- Medication with photosensitising properties. The use of isotretinoin within six months previous to the attended chemical peel treatment.
- Unmet and unrealistic patient expectations
It is important to consider patients with abnormal scarring and Keloids, atrophic skin, patients with immunosuppression, uncontrolled diabetes, as well as patients with Fitzpatrick III-VI as they may be prone to pigmentation or dyschromatopsia.
Complications of Chemical Peels
There are a number of factors that may determine the risk of a complication. This includes
- Product selection
- The procedure was performed.
- The depth of the peel in relation to the skin concern or skin colour
- Inappropriate patient selection
- The skill of the practitioner.
Such complications include pigmentary changes, post-inflammatory, hyperpigmentation or more persistent and very difficult to treat hypopigmentation (loss of colour), bacterial infections such as Staphylococcus, Streptococcus, Pseudomonas), viral (herpes simplex), fungal skin infections, allergic reactions, milia, acneiform eruptions, demarcation lines, and scar formation. Product and patient selection and robust adherence to aftercare instructions including the use of sunscreen can minimize the risk of complications.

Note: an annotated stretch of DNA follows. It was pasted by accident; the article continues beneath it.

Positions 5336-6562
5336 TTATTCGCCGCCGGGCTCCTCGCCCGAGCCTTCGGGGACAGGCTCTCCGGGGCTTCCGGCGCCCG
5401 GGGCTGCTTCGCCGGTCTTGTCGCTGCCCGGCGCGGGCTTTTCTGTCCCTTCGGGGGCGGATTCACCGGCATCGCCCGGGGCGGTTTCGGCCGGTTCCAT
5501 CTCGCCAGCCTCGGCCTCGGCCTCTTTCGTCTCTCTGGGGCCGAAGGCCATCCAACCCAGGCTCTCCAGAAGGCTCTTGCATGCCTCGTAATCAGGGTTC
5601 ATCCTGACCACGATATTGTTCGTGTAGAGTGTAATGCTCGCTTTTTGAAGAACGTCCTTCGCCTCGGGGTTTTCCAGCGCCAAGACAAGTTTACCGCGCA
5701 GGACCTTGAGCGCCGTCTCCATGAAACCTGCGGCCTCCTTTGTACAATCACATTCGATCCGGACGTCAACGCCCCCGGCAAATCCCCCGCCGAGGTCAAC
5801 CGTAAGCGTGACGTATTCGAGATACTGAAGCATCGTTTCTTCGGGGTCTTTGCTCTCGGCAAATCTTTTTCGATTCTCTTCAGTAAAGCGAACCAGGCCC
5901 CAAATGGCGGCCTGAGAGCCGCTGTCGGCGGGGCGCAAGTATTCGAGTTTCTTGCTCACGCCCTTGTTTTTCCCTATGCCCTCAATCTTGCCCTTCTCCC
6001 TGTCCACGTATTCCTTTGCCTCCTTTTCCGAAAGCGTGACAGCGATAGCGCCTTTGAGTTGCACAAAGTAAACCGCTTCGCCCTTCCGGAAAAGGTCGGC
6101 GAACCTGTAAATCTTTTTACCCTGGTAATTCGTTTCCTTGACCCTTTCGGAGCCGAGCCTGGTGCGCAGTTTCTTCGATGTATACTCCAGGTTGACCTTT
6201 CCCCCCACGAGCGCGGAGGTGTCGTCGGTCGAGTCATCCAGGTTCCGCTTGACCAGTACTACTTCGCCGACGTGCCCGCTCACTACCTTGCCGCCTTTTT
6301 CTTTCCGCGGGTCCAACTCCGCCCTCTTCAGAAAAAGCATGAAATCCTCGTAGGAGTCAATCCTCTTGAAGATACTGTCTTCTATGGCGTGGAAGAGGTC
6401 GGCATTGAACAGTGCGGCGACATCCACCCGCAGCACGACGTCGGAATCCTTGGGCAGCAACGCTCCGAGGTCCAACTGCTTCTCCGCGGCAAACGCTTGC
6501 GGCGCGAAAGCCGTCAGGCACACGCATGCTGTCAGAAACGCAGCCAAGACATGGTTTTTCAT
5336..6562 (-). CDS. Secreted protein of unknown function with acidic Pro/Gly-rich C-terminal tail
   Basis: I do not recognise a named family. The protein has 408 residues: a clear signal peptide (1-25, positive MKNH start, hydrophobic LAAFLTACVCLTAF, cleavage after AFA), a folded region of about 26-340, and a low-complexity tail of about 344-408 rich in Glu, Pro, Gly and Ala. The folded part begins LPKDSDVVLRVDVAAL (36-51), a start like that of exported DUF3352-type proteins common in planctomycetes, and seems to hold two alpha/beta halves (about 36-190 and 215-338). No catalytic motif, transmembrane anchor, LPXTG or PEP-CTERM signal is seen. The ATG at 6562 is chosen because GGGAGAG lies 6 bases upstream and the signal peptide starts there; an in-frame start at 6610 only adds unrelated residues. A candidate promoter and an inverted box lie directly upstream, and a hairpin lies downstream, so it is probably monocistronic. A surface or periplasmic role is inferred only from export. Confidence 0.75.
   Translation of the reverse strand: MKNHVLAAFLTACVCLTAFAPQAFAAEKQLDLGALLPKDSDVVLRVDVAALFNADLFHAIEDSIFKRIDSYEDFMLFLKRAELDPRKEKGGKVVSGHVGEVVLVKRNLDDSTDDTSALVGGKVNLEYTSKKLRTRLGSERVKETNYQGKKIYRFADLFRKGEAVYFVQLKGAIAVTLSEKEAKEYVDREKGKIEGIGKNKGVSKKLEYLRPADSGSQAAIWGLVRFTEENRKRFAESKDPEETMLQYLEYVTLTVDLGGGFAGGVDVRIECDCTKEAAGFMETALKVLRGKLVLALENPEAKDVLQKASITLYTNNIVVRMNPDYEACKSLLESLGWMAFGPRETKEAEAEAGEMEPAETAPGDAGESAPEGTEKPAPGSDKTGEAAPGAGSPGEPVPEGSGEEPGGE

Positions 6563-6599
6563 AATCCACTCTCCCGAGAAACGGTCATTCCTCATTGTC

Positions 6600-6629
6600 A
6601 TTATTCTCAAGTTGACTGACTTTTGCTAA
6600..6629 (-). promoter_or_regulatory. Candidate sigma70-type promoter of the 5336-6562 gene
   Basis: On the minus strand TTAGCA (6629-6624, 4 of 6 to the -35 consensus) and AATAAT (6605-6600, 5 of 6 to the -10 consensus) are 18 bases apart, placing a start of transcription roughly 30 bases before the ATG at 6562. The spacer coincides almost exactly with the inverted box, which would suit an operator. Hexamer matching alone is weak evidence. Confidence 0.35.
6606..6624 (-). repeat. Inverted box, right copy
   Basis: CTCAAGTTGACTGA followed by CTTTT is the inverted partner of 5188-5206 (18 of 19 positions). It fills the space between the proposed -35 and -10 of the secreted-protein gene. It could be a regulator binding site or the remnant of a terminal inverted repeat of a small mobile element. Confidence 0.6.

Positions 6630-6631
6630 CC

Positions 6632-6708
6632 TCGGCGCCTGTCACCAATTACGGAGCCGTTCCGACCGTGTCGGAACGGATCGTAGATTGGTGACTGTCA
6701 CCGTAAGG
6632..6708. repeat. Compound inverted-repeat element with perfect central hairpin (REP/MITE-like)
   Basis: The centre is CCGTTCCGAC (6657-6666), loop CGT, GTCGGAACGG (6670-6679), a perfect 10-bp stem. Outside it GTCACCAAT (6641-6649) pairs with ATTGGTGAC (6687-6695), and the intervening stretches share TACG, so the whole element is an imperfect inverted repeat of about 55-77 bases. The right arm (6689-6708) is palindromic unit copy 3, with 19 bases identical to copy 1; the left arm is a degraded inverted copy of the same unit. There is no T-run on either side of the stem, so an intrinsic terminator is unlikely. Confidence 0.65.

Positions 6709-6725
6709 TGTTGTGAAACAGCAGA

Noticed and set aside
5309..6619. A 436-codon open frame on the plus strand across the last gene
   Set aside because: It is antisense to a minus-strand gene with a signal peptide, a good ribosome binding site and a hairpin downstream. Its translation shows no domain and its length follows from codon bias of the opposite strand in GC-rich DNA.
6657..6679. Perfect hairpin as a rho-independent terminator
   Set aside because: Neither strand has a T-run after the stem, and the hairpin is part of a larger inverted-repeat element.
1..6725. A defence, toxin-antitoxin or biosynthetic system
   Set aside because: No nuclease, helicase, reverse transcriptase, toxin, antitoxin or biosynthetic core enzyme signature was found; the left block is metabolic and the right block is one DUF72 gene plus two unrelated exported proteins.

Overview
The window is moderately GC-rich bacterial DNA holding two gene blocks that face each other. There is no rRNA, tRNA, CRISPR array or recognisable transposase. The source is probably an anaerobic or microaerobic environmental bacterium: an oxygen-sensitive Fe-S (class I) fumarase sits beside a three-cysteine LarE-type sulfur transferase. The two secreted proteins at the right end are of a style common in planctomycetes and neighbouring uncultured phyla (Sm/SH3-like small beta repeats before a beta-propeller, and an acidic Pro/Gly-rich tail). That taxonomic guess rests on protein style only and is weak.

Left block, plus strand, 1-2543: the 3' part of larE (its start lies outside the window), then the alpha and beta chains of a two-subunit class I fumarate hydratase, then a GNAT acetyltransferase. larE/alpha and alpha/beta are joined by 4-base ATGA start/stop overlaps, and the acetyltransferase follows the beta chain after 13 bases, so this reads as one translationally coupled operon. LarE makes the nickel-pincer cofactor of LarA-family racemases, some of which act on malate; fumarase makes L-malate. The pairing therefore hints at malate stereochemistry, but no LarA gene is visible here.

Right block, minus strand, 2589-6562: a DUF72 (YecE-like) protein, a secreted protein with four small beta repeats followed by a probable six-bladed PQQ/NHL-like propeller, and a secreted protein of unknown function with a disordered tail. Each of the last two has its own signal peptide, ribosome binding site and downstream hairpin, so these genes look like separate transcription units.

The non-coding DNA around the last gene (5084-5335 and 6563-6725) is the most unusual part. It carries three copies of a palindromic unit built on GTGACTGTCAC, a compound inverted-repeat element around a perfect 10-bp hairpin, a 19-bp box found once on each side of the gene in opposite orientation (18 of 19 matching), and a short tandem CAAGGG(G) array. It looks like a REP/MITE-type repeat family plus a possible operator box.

The rise in popularity of blended peels
Blended or combination peels have gained an increase in popularity due to their ease of application, decreased risks, and increased recovery enabling a wider demographic of patients to be treated. Combination peels can yield a higher and earlier therapeutic response with a cost-effective approach that enables ongoing maintenance leading to greater patient satisfaction.
Combination peels are not a new concept as the Jessner’s Peel was developed by Max Jessner, MD, in 1860. The appeal of Jessner’s Peel was the use of different substances that combined caustic, metabolic, and toxic effects.